Brief Architectural History of Church at 13th & Fairmont Streets


The church at 13th and Fairmont was designed by Appleton P. Clark, Jr.

I’ve long appreciated the architectural beauty of the church building located on the northeast corner of 13th and Fairmont streets, NW, in the heart of Columbia Heights. I personally think it is one of the more beautiful churches in the area. Significantly, the church has been home to only two congregations.Today, The Greater First Baptist Church, Mount Pleasant Plains, calls this building home and has since it acquired the building in 1956. Before that, it was the home of Fourth Presbyterian Church which built the original building and began worshiping there in 1899. Both congregations are deeply rooted in Washington with interesting histories in their own right. Fourth Presbyterian was founded in 1828 and Greater First Baptist was founded in 1878.

In the future, I hope to write more in depth about both congregations’ histories, but for now I’m going to focus on the architectural history.

While the church appears to be one building constructed at one time, that actually isn’t what happened. The structure as completed was designed in 1927 by well-known Washington architect, Appleton P. Clark, Jr. The building appears to be designed in the Italian Renaissance Revival style. The cornerstone was laid on October 21, 1927, and plans were made to celebrate the dedication of the new structure on the 100th anniversary of Fourth Presbyterian’s founding.

The beautiful building completed and dedicated in 1928 was the end result of a process begun around 1889 and with a much different design. The Fourth Presbyterian congregation decided to move from their original location at 9th and Grant Place, NW, and relocate to Columbia Heights in 1898, after nine years of contemplating a move from downtown. They chose and empty lot at 13th and Yale (Fairmont) Street and hired noted Washington architect Frederic B. Pyle. Pyle’s overall plan for the church building would remain mostly true over time. It contained a large Sunday school and chapel structure at the rear of the property (with the entrance along Fairmont Street) and the sanctuary toward the front with the entrance at the corner of 13th and Fairmont streets. Pyle chose to design the building in the Gothic Revival style, however this aesthetic would never be realized beyond the chapel structure.

original 1899 design(The Gothic Revival church designed by Pyle)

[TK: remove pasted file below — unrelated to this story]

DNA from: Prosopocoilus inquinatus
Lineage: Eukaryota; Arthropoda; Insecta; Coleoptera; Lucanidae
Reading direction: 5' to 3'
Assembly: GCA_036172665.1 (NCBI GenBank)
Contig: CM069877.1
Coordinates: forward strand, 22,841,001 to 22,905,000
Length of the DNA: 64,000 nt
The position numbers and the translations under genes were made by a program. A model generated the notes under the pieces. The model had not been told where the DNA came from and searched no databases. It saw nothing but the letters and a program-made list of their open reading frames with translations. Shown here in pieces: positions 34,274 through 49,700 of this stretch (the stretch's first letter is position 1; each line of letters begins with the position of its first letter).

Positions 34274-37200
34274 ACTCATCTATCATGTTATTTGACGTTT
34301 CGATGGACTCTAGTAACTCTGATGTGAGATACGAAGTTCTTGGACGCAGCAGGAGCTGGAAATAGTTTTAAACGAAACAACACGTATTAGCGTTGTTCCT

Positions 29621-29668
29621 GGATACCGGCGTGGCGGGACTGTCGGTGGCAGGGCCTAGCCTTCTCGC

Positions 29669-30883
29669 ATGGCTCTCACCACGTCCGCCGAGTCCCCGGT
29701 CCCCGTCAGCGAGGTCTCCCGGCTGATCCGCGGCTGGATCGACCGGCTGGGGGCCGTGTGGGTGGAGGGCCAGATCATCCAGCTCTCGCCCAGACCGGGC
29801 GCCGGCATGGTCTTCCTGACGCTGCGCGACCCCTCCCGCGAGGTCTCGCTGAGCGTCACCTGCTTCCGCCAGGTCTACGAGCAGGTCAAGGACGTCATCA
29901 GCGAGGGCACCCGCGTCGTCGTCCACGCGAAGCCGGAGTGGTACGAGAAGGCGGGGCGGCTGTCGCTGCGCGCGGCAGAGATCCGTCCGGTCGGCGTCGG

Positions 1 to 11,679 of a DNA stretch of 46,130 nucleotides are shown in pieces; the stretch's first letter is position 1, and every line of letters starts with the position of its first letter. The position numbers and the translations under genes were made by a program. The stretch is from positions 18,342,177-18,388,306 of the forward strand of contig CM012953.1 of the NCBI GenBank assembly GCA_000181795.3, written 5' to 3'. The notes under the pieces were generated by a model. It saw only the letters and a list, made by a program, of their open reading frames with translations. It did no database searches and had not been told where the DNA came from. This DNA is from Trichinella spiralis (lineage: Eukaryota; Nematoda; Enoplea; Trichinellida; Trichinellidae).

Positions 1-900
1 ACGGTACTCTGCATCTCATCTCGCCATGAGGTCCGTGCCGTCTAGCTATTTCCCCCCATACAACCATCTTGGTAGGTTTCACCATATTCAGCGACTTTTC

Fourth Presbyterian 1922When construction ended in 1899, only the rear portion of the church designed by Pyle was completed. This was the chapel and Sunday school section of the church and it would be the primary church space until the larger and remodeled church structure was completed in 1928.

It is interesting to note that while the primary sanctuary remained unfinished until 1928, a smaller addition was added to the chapel in 1903. This addition was a gymnasium building auxiliary to the church and first opened on May 20, 1903. At the time of construction, Fourth Presbyterian was one of two churches in Washington with an established gymnasium. The other church with a gymnasium was the Whitney Avenue Christian Church. In addition to the provision for gymnastic exercise in the building, it also contained a reading room and was used for entertainment.

Though not obvious to most people looking at the building today, traces of the original Gothic chapel and the gymnasium addition are both visible to anyone knowing where to look. The east elevation of the chapel was not modified during the 1927 reconstruction and still shows its original red brickwork and Gothic windows. It is a little harder to see the gymnasium building. That requires a walk through the alley to the rear of the building, where the gymnasium addition is clearly visible.

chapel greater first baptist(The east elevation of the church along Fairmont Street shows the original Gothic design of the 1899 chapel building)

gymnasium building of church(The 1903 gymnasium addition as seen from the alley)

Gymnasium interior(Interior of the gymnasium from 1903)

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One Comment on “Brief Architectural History of Church at 13th & Fairmont Streets”

  1. […] In July 1927 a new auditorium was constructed in front of the original church. It was reported that the addition would bring to completion the original plan of the congregation. It is interesting to note that many of Washington’s church buildings were constructed in stages and that the architectural design of the original church could change as the building was enlarged (the church at 13th and Fairmont is a good example). […]

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